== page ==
The signs, two panels of a rotating digital billboard that loom over one of Gwinnett County’s most traveled intersections, cut straight to the chase.
“Firefighters have families,” one says in all caps. “Over $15 million tax dollars spent on mandatory overtime in 34 months.”
“Stop Mandatory Overtime in the Fire Dept!” the other declares.
The Gwinnett County fire department has a policy that embraces the “planned, budgeted use of overtime” and, since the start of 2014, has spent north of $18 million to pay for that extra work. Officials say it’s all part of a plan to increase the quality of services offered to the county and will end when the department’s several current recruit classes finish their training.
But that won’t be until the first part of 2019, they say. And the man behind the billboard at Ga. 20 and Ga. 316 — former Gwinnett firefighter Michael Flanigan — thinks that’s not good enough.
“If you keep asking them and asking them and asking them to do stuff,” Flanigan said, “and you keep extending [the overtime program], it does not give the firefighters of this county a good vibe of what”s going on.”
Some of his former colleagues like the extra money overtime brings, Flanigan admits. But many are also frustrated and tired with the policy that forces them to sign up for as many as 10 24-hour overtime shifts each year.
Flanigan, a 10-year veteran who left the department last summer, said that, in less than two hours, current firefighters contributed enough money to pay for a month of his billboard.
Over the last several years, Gwinnett’s fire department has added a handful of stations, and has brought on new medical units at existing stations. Because about 75 percent of the department’s calls are medical-related, it’s also now mandated that all recruits become trained both as firefighters and as certified paramedics. That lengthens the training process from 12 months to 16.
Fire officials say all of that means there’s got to be some sort of measure to keep things going until the last of 116 current recruits are ready to hit the road. Overtime it is, to the tune of millions each year: nearly $3.5 million in 2014; about $4.7 million in 2015; almost $5.3 million in 2016; and about $4.6 million so far in 2017.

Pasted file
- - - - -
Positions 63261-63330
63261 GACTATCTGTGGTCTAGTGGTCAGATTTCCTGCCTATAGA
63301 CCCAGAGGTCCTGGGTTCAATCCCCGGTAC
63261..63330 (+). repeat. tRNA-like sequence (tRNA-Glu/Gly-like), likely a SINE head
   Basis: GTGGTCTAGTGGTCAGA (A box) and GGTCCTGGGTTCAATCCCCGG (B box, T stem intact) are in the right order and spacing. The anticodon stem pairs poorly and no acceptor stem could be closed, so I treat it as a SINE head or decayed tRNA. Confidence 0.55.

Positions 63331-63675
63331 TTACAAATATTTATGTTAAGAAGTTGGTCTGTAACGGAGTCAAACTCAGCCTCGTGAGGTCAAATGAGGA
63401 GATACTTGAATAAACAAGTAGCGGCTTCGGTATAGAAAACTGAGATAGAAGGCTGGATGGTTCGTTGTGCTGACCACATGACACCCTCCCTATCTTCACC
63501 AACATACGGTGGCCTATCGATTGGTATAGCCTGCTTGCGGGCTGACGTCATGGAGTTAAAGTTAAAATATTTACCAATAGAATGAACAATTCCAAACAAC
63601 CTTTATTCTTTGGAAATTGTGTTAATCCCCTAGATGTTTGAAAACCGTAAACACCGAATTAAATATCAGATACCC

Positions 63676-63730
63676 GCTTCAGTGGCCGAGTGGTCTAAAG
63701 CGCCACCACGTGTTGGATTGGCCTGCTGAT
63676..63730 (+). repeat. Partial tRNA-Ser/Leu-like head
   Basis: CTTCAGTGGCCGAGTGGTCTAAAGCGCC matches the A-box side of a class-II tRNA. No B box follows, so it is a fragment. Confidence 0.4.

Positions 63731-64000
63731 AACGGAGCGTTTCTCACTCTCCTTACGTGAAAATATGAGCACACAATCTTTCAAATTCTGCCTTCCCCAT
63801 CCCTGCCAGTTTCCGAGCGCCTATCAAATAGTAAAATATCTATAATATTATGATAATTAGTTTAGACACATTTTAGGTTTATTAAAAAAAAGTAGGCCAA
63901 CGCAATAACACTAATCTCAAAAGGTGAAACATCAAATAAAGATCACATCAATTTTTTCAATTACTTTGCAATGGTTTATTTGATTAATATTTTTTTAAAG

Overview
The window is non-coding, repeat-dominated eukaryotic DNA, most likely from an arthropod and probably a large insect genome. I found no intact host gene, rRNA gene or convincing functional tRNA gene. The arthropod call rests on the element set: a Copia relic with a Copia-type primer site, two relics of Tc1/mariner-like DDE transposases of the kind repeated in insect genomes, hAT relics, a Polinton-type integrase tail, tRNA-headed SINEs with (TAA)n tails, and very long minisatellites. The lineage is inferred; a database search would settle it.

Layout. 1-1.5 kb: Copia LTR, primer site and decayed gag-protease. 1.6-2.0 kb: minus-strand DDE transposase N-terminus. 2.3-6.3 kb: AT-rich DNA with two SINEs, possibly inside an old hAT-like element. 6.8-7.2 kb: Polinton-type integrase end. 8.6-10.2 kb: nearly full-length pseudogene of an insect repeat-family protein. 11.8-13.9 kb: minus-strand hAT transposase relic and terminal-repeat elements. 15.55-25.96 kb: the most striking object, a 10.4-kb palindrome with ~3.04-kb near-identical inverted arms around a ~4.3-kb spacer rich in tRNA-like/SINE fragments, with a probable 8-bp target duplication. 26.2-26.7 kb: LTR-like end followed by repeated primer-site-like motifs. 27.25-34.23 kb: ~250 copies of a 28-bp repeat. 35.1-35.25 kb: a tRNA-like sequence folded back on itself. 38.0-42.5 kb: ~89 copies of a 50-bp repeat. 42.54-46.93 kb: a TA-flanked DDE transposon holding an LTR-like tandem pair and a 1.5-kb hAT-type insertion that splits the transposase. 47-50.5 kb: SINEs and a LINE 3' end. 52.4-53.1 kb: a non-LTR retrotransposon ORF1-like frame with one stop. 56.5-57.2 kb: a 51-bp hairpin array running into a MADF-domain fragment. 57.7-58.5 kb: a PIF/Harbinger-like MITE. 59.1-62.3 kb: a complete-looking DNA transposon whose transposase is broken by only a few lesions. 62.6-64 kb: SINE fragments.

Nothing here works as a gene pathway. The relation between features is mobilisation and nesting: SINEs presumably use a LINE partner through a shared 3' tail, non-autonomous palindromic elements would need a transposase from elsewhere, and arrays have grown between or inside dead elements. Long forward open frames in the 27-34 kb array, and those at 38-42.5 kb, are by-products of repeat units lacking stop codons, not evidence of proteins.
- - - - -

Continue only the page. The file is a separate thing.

“During this period, the county is covering shifts with the planned, budgeted use of overtime until the recruits complete their training and are assigned to a station,” fire department spokesman Capt. Tommy Rutledge said in an emailed statement.
That won’t happen until mid-2019, Rutledge said, meaning current firefighters have another year-plus of overtime shifts to work.
That doesn’t sit well with Flanigan, who is also upset the county’s fire department personnel weren’t included in the raises recently granted to other public safety agencies in Gwinnett.
Firefighters and paramedics will get the 3 percent raise granted last month to all county employees, but won’t receive the additional 4 percent bump promised to members of the police department, sheriff’s office, corrections department and emergency 911 center.
“Why would you exclude firefighters from a public safety raise knowing that they’re already being forced to work overtime due to staffing in the stations?” Flanigan said.
Gwinnett Commission Chairman Charlotte Nash has used the attrition issues of the police department and sheriff’s office in particular to justify their raises. The fire department, which has an authorized strength of 916 employees, currently has just seven vacant positions, Rutledge said.
Nash will present her proposed 2018 county budget later this month.
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